Push vs. Pull: How does environmental science feed policy?
As an interdisciplinary researcher engaged in “socially relevant water science” I have spent a lot of time obsessing about what research is needed to fill the most critical knowledge gaps.
I have argued that we make fundamental contributions to knowledge that “connect the dots” between the environment and critical development issues. We address wicked problems that will ensure sustainability of human life on earth over decades or centuries. But donors are increasingly asking for evidence of impact of research and rightly so. If we cannot show that we have made a difference then what right do we have to taxpayer funds or donor money that would be better spent alleviating immediate problems — primary education, preventing violence, free medical care or feeding the poor?
Researchers justifiably argue that it is very difficult to draw straight lines between one research study and social change. In practice, multiple studies reach similar conclusions to create a body of work and over time discourses shift. Discourses shift when individual research findings are replicated or corroborated by others, creating an “echo chamber”; science-driven change occurs when a consensus document crafted by a respected scientific body (such as a National Academy of Science Report) is accepted by policy makers.
Lately, I have been reflecting on whether the science we do — even socially relevant science — has any impact on society at all, even if just to contribute to an echo chamber, and if so how. Two things happened that brought me to realize that perhaps my mental model of the “science-policy” connect was incorrect. I needed to give myself a break but simultaneously make new friends.
First, we had a series of workshops over the last few years to “disseminate” our research results. We put in a lot of effort into messaging — to explain the exact policy relevance of our research and offer constructive solutions. But despite expending tremendous effort to personally invite government officials, we had limited success in getting them to actually attend; they simply could not take time off their daily jobs. One-on-one meetings to present our results to the relevant agencies gave us access, but even these were not followed up by any action. Second, I began to engage more through popular articles and social media. Our communications officer, who has a print journalism background, began to harangue us about to be more responsive to the news cycles, tweet and comment on immediate policy developments.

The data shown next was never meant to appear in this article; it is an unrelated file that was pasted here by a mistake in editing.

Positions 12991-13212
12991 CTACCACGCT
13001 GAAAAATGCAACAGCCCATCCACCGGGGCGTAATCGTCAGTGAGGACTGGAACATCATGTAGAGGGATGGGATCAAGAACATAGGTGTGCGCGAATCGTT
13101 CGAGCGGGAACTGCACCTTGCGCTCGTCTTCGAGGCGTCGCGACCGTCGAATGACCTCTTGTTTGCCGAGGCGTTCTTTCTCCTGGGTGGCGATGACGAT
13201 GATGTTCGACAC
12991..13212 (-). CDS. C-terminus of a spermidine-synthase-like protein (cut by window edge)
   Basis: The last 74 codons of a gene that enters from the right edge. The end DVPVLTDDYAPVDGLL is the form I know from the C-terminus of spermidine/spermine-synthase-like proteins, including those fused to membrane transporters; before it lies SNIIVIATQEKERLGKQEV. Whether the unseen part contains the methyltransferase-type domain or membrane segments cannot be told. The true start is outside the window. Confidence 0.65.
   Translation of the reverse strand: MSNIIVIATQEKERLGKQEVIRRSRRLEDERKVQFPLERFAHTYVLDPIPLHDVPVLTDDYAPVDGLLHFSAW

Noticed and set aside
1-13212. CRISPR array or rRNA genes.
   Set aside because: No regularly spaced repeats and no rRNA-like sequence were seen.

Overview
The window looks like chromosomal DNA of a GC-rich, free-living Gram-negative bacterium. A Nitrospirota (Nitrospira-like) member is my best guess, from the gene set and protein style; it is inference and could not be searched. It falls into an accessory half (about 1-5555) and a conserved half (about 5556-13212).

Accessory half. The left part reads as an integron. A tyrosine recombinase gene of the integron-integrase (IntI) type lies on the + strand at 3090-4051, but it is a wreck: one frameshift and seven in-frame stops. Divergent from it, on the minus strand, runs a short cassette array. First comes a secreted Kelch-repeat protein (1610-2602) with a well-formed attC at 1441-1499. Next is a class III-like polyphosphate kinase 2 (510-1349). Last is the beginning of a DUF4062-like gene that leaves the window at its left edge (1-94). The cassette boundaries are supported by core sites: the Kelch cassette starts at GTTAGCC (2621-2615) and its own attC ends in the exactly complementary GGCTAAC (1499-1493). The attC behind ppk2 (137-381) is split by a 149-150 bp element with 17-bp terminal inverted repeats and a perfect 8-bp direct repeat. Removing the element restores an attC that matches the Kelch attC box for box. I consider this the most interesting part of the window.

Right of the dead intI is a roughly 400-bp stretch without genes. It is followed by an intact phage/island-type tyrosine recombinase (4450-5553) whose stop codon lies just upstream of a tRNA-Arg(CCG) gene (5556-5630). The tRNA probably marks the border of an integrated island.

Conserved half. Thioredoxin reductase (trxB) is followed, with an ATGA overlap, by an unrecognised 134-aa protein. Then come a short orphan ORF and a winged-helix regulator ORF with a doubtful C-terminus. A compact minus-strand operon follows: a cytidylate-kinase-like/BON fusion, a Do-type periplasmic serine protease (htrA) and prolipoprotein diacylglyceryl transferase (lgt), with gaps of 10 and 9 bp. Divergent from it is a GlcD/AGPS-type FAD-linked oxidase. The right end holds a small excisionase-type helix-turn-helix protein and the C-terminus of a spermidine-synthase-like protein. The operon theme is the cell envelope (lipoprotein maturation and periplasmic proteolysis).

As I scrambled to keep up with developments and plans, policy documents, court rulings, or speeches, I found that I simply could not keep up with both generating new scientific insights and trying to synchronize them with policy cycles. This made me realize that their are two approaches to translation — I am going to call these the “push and pull” model.
My mental model of the science-policy disconnect is a “push” model. I see my role, as a scientist doing important socially, relevant work, as being to feed the research results to the outside world as and when it becomes available, perhaps through an outreach team. If a research paper comes out when the topic is not in the news, it would simply not get media attention —that is just too bad.
Over time, I have realized that what really results in change is the “pull model”. In fact, this is almost entirely how our science makes an impact. Someone calls us in the middle of the night asking for data or research reports because a hearing is to be held the next day. Sometimes the question is too specific — what will happen if a particular wetland is paved over or if a road is to be built through a patch of forest. In the absence of any baseline study, we can only offer evidence from other parts of the world or general frameworks. The problem is that this approach relies on change makers, who follow the news cycles and policy developments, knowing about our work and reaching out to us for expert input.
The question of translating science into policy ultimately comes down to reconciling the “push” and “pull” models. They operate at different time scales, there is often a mismatch between what evidence exists and what policy advocates need to know and the people engaged in them have different incentives. It’s increasingly clear to me that these cannot be done by the same person; yet we need both types of people.
A new model is emerging to tackle this. Universities are creating centres of policy advocacy (e.g. Stanford Centre for Ocean Solutions ) or social change (e.g. University of Chicago’s Innovation Corps) to allow for such synergies. These innovative centers are outward looking by design. They hire people whose primary job is to be responsive to social action and policy. The centres would leverage the universities strengths but may also draw on expertise outside the institutions as needed through multi-stakeholder dialogues, workshops or collaborative policy briefs.
The question is how do we create more such institutions that will allow both types of people to sit side by side and will create incentives for them to each grow and achieve impact while learning from each other.